Towards real-time photorealistic 3D holography with deep neural networks
PubDate: March 2021
Writers: Liang Shi, Beichen Li, Changil Kim, Petr Kellnhofer & Wojciech Matusik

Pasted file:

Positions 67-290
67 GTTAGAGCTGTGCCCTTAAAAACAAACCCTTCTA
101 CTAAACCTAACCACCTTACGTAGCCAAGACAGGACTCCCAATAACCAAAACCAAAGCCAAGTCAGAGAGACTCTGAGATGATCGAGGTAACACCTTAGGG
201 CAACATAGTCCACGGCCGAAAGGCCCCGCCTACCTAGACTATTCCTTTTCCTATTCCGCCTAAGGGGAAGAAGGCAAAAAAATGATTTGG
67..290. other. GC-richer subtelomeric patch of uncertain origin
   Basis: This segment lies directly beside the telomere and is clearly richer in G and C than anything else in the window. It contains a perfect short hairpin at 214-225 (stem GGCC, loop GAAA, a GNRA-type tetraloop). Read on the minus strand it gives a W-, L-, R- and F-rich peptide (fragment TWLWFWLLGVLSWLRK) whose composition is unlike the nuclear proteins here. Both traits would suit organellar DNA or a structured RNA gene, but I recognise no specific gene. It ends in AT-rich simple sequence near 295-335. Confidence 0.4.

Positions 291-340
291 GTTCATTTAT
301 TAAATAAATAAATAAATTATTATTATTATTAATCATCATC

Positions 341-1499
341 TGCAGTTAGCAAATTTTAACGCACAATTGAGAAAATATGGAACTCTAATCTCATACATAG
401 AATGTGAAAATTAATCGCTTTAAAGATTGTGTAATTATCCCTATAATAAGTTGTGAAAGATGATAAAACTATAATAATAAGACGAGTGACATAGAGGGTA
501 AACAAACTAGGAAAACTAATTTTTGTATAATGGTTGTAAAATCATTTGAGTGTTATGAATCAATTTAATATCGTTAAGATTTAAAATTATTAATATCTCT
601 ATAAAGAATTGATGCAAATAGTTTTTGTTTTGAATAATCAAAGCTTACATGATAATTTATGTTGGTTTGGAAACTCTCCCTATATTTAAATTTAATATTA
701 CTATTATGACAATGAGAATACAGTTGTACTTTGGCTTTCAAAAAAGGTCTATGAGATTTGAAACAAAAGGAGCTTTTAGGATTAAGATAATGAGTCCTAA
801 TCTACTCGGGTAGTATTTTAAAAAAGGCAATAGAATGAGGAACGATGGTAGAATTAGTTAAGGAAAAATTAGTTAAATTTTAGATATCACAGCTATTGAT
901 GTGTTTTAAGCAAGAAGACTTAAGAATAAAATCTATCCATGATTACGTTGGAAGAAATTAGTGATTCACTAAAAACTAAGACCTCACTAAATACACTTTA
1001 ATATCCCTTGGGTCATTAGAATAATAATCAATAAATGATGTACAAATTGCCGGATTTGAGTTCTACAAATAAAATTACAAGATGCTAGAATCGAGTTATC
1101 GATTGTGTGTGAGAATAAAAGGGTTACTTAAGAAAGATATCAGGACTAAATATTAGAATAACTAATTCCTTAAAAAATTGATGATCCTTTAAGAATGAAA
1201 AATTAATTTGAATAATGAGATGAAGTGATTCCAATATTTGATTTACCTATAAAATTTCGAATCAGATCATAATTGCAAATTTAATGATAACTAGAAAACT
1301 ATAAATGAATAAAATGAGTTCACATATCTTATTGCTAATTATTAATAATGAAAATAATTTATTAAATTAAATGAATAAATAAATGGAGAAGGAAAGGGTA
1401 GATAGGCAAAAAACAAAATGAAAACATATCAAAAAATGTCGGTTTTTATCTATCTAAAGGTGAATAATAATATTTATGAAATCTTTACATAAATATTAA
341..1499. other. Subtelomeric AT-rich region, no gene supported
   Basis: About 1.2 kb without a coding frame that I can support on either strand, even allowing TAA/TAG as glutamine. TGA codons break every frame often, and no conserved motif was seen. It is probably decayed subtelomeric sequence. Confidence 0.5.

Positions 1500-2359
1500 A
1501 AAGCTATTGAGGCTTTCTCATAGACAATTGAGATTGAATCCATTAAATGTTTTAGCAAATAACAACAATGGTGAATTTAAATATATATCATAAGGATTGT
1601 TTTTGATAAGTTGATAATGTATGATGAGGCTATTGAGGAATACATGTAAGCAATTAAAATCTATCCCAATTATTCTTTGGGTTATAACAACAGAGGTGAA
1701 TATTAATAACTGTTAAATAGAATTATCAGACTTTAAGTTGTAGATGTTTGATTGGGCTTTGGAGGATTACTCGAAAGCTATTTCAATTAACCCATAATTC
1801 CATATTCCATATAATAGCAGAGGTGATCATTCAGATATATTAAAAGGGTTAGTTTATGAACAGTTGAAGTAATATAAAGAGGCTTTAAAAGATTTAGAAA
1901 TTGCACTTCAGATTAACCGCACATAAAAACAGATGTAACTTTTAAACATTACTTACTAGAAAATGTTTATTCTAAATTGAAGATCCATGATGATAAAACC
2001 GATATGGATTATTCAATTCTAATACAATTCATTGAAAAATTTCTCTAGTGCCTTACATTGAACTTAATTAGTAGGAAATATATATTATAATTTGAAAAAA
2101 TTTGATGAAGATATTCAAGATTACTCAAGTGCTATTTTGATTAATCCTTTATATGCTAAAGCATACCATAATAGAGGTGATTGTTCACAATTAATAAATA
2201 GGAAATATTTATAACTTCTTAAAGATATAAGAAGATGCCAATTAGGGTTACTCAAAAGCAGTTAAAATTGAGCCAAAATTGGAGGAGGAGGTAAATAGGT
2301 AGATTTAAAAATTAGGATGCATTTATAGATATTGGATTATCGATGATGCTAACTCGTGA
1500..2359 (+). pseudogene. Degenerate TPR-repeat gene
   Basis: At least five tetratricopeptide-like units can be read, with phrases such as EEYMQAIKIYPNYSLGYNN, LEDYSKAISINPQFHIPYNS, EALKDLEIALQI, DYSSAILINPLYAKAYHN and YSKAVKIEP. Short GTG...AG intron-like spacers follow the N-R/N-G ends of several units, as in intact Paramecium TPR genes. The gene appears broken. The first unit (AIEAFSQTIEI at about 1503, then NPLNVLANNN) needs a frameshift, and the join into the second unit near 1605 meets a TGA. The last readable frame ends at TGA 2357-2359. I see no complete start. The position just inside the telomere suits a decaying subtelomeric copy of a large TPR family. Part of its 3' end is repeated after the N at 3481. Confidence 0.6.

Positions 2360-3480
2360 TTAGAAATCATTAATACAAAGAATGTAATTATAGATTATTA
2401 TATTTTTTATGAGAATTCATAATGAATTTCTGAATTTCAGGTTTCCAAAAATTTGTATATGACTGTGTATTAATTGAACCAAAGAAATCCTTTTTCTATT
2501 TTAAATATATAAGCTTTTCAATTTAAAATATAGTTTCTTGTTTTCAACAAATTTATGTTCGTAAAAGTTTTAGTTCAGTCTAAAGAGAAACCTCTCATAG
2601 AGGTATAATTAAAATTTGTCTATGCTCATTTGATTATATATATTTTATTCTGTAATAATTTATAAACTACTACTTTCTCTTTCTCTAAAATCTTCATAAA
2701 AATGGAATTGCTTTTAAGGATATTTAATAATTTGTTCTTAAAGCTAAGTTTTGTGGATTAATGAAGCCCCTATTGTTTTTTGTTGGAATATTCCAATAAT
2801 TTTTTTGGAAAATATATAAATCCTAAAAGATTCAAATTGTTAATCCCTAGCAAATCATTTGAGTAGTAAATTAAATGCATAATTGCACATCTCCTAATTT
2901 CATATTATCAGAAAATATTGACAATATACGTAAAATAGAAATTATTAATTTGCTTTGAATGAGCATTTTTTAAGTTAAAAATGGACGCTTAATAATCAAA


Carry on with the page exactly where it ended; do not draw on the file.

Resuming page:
The ability to present three-dimensional (3D) scenes with continuous depth sensation has a profound impact on virtual and augmented reality, human–computer interaction, education and training. Computer-generated holography (CGH) enables high-spatio-angular-resolution 3D projection via numerical simulation of diffraction and interference1. Yet, existing physically based methods fail to produce holograms with both per-pixel focal control and accurate occlusion2,3. The computationally taxing Fresnel diffraction simulation further places an explicit trade-off between image quality and runtime, making dynamic holography impractical4. Here we demonstrate a deep-learning-based CGH pipeline capable of synthesizing a photorealistic colour 3D hologram from a single RGB-depth image in real time. Our convolutional neural network (CNN) is extremely memory efficient (below 620 kilobytes) and runs at 60 hertz for a resolution of 1,920 × 1,080 pixels on a single consumer-grade graphics processing unit. Leveraging low-power on-device artificial intelligence acceleration chips, our CNN also runs interactively on mobile (iPhone 11 Pro at 1.1 hertz) and edge (Google Edge TPU at 2.0 hertz) devices, promising real-time performance in future-generation virtual and augmented-reality mobile headsets. We enable this pipeline by introducing a large-scale CGH dataset (MIT-CGH-4K) with 4,000 pairs of RGB-depth images and corresponding 3D holograms. Our CNN is trained with differentiable wave-based loss functions5 and physically approximates Fresnel diffraction. With an anti-aliasing phase-only encoding method, we experimentally demonstrate speckle-free, natural-looking, high-resolution 3D holograms. Our learning-based approach and the Fresnel hologram dataset will help to unlock the full potential of holography and enable applications in metasurface design6,7, optical and acoustic tweezer-based microscopic manipulation8,9,10, holographic microscopy11 and single-exposure volumetric 3D printing12,13.